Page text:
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Hitting home : men speak about abuse of women partners Leibrich, Julie; Paulin, Judy; Ransom, Robin

By: Leibrich, Julie.
Contributor(s): New Zealand Department of Justice | Paulin, Judy | Ransom, Robin | AGB McNair (Firm).
Material type: materialTypeLabelBookPublisher: Wellington, NZ. GP Publications 1995Description: 243 p. ; 30 cm.ISBN: 0477076904.Subject(s): RECOMMENDED READING | CULTURAL ISSUES | DOMESTIC VIOLENCE | EMOTIONAL ABUSE | GENDER | PHYSICAL ABUSE | PSYCHOLOGICAL ABUSE | WOMEN | NEW ZEALAND | INTIMATE PARTNER VIOLENCEDDC classification: 362.8292 LEI Summary: The report presents the findings of a comprehensive survey of men's attitudes towards the abuse of women. It explores both physical and psychological abuse and examines the link between personal characteristics, attitudes towards abuse, and abusive behaviour. The authors claim that the report offers the first national prevalence rates for New Zealand men's abuse of women partners. The survey was conducted in two parts during 1994. The first study surveyed a nationally representative sample of 2000 randomly selected men aged 17 years or over in order to gain three sets of data: personal characteristics, attitudes towards abuse, and abusive behaviour. The relationships between these data were examined. The later study was a focused survey of 200 of the original 2000 men surveyed earlier. It explored the men's perceptions of the causes of physical abuse, and investigated questions of 'control of women' and 'loss of control of anger', and their relative importance in explaining domestic abuse. The reported findings are extensive and include: that New Zealand men support attempts to reduce domestic violence, including arrest; social expectations relating to male behaviour need to change; education is needed in many areas relating to causes and consequences of domestic violence; an underlying acceptance of abuse needs to be changed, including a tendency towards victim blaming; men's socio-economic, educational and income levels are not valid indicators of potential for partner abuse; all social groups need to be targeted and increased resources are needed in educational and support services to prevent domestic violence; and men need to be encouraged to accept responsibility for their own acts of abuse. The authors make a number of recommendations for future research, including: monitoring of domestic violence prevalence rates to enable trend analysis of social change; establishment of prevalence rates for abuse of men by women, abuse within same sex relationships; and comparisons between prevalence rates; exploration of men's understandings of the problem of psychological abuse of women partners; assessment of women's attitudes towards abuse; study of the experiences and effects of witnessing abuse on attitudes and behaviours; and exploration of potential preventative support services for male abusers.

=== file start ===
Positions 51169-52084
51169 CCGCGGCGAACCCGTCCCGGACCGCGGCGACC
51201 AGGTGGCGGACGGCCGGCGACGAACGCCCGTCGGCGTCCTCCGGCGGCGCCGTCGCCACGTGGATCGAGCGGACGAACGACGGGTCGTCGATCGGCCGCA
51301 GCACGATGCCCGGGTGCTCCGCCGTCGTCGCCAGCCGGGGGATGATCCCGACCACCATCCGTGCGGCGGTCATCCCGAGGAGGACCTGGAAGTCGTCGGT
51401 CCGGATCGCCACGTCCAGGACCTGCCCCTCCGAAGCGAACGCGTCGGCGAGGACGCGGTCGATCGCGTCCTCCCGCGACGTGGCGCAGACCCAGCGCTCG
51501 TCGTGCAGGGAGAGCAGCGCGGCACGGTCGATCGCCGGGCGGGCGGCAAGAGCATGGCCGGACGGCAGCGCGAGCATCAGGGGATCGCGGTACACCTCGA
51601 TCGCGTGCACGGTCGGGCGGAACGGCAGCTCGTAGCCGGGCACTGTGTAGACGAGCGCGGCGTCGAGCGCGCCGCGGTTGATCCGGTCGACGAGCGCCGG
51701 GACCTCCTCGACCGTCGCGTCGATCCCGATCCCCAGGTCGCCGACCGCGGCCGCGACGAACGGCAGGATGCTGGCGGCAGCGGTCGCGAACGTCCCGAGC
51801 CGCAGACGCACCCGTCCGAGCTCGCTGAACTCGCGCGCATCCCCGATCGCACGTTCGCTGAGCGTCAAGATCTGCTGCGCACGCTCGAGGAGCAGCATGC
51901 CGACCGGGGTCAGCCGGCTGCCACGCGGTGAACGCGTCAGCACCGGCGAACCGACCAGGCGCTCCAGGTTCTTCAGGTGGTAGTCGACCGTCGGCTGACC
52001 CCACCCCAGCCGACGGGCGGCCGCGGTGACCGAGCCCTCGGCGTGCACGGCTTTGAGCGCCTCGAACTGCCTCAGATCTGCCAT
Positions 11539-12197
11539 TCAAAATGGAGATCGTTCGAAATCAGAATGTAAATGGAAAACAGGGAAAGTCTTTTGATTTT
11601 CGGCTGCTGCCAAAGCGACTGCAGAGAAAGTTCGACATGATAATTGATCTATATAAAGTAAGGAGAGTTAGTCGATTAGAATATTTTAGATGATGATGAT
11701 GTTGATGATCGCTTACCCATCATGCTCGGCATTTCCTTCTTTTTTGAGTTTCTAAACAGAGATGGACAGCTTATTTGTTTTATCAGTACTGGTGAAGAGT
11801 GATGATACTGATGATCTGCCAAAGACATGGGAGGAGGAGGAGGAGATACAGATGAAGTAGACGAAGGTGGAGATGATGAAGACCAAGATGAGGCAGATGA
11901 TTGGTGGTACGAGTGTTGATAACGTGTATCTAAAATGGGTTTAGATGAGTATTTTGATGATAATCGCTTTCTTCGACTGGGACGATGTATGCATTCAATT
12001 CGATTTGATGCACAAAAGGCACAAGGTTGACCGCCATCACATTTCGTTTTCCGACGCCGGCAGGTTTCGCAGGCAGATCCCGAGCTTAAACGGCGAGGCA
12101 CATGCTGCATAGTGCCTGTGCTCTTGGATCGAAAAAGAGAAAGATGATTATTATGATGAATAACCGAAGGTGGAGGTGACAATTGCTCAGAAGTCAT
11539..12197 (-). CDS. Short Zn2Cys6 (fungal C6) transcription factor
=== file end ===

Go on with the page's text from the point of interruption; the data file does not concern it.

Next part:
Item type Current location Call number Status Date due Barcode
Report Report TRO 362.8292 LEI Available FV13070417
Report Report TRO 362.8292 HIT Checked out 29/06/2019 A00669652B

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The report presents the findings of a comprehensive survey of men's attitudes towards the abuse of women. It explores both physical and psychological abuse and examines the link between personal characteristics, attitudes towards abuse, and abusive behaviour. The authors claim that the report offers the first national prevalence rates for New Zealand men's abuse of women partners. The survey was conducted in two parts during 1994. The first study surveyed a nationally representative sample of 2000 randomly selected men aged 17 years or over in order to gain three sets of data: personal characteristics, attitudes towards abuse, and abusive behaviour. The relationships between these data were examined. The later study was a focused survey of 200 of the original 2000 men surveyed earlier. It explored the men's perceptions of the causes of physical abuse, and investigated questions of 'control of women' and 'loss of control of anger', and their relative importance in explaining domestic abuse. The reported findings are extensive and include: that New Zealand men support attempts to reduce domestic violence, including arrest; social expectations relating to male behaviour need to change; education is needed in many areas relating to causes and consequences of domestic violence; an underlying acceptance of abuse needs to be changed, including a tendency towards victim blaming; men's socio-economic, educational and income levels are not valid indicators of potential for partner abuse; all social groups need to be targeted and increased resources are needed in educational and support services to prevent domestic violence; and men need to be encouraged to accept responsibility for their own acts of abuse. The authors make a number of recommendations for future research, including: monitoring of domestic violence prevalence rates to enable trend analysis of social change; establishment of prevalence rates for abuse of men by women, abuse within same sex relationships; and comparisons between prevalence rates; exploration of men's understandings of the problem of psychological abuse of women partners; assessment of women's attitudes towards abuse; study of the experiences and effects of witnessing abuse on attitudes and behaviours; and exploration of potential preventative support services for male abusers.

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